Afro soul musician Ringo Madlingozi could face up to 15 years in jail or a hefty fine if he is found guilty of tax fraud and theft, said a tax lawyer on Sunday.
Madlingozi allegedly hasn’t been paying his employees’ Pay As You Earn (PAYE) to SARS, but has been deducting it from their salaries since 1999.
He reportedly owes SARS R1.5m in PAYE and R421693 in VAT.
A charge sheet, which The New Age has seen, shows that the star has been hit with more than 40 charges of theft by SARS. He appeared in the Johannesburg Magistrate’s Court on Wednesday and is expected to be back in court on 9 January 2014.
June Marks, a tax attorney, said tax fraud was common in South Africa.
She said that if found guilty, Madlingozi could end up paying three times what he originally owed in tax. Marks said for a minimum of R500000 of tax fraud, one could spend at least 15 years in jail.
However, Ringo’s employees would be protected and would not be in trouble with the law for not paying tax.
“It was the employer’s obligation to pay PAYE, they were under the impression that they were paying their taxes; it’s fraud,” said Marks.
Madlingozi declined to comment on the matter.
Since his debut solo album, Vukani, Madlingozi has been almost unstoppable in his climb up the music industry ladder.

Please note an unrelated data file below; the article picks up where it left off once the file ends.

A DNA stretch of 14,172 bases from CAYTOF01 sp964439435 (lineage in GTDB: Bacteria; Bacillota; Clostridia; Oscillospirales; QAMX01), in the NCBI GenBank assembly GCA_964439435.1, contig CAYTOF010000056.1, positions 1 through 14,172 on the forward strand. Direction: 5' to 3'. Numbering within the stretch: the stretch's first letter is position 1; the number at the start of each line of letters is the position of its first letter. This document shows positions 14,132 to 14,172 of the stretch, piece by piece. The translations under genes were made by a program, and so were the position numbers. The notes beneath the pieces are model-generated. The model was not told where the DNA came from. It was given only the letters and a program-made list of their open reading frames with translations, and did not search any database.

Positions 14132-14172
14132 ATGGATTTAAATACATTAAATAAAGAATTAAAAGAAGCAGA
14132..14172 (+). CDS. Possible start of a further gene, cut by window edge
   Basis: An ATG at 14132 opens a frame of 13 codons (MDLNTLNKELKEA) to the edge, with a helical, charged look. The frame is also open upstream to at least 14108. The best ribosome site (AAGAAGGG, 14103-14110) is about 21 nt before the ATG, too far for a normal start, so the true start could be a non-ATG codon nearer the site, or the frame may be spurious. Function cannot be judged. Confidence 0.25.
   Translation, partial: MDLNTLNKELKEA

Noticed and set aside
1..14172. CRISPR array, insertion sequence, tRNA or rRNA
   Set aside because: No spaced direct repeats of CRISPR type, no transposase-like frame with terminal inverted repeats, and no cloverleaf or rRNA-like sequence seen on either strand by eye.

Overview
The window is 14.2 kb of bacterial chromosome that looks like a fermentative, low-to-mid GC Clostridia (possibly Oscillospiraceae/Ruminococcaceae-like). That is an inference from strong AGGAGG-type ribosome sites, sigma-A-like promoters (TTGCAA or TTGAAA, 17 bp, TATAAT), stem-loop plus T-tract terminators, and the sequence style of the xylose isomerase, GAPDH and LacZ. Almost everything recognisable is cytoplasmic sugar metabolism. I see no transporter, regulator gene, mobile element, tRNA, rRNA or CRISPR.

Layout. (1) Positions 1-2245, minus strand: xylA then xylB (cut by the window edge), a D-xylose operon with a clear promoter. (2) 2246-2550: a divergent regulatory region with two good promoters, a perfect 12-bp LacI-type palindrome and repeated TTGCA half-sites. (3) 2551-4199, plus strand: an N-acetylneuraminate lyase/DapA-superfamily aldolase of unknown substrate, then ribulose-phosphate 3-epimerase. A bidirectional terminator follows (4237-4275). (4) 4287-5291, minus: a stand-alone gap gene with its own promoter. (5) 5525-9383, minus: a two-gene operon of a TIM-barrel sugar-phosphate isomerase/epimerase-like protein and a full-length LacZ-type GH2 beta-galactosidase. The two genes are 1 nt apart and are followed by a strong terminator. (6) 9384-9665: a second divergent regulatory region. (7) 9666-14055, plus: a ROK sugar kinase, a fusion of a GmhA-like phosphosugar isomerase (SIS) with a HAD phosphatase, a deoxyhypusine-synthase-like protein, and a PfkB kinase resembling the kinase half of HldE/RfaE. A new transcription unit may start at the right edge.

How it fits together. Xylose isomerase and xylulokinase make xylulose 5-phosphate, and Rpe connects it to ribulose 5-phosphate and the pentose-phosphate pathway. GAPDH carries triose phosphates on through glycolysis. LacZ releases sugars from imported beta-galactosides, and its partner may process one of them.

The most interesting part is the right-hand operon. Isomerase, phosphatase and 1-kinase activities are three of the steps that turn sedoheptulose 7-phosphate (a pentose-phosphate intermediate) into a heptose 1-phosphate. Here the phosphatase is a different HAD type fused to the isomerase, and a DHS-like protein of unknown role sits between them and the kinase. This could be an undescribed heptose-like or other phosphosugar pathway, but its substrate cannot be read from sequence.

He has scooped multiple awards for his albums, including South African Music Awards and Kora All African Music Awards, where, among others, he has won best male artist in southern Africa and the African continent.
Ringo Madlingozi seeks legal aid
Afro-pop king Ringo Madlingozi has pleaded with Legal Aid SA to provide him with free legal assistance because he says he’s too poor to afford his own lawyer.
The award-winning musician, who has sold hundreds of thousands of records during his 15-year career, is charged with theft and tax evasion.
He is accused of failing to pay more than R2 million in VAT and PAYE, deducted from employees’ salaries, over to the taxman.
Madlingozi is due back in court on January 9.
The National Prosecuting Authority has confirmed the artist is seeking legal aid.
Its spokesperson Nathi Mncube confirmed to City Press that the case had been postponed to January 9 so Legal Aid SA could process the musician’s application. He refused to comment on whether Madlingozi qualified for legal aid.
“It is not in the area of our jurisdiction to determine whether or not he qualifies for legal aid, so we cannot comment on that,” Mncube said.
On its website, Legal Aid SA says only people who earn less than R5 500 per month after tax qualify for their services.
An applicant’s own house and belongings must not be worth more than R300 000 and if they do not own a house, then the total value of all their belongings must not be more than R75 000.
Madlingozi’s application has shocked the industry.
A musician who spoke to City Press on condition of anonymity said: “We know that he is no longer selling and getting gigs like before but that does not mean he can’t afford his own lawyer because that man made a lot of money.”
Another musician said it was “shocking” that Madlingozi was seeking legal aid.
“We know that he divorced his wife but that did not financially set him back to that extent. It’s unbelievable, but then again, Afro-pop is no longer selling. When was the last time he released a hit?”
City Press repeatedly tried to get comment from Madlingozi, but was unable to do so at the time of going to press.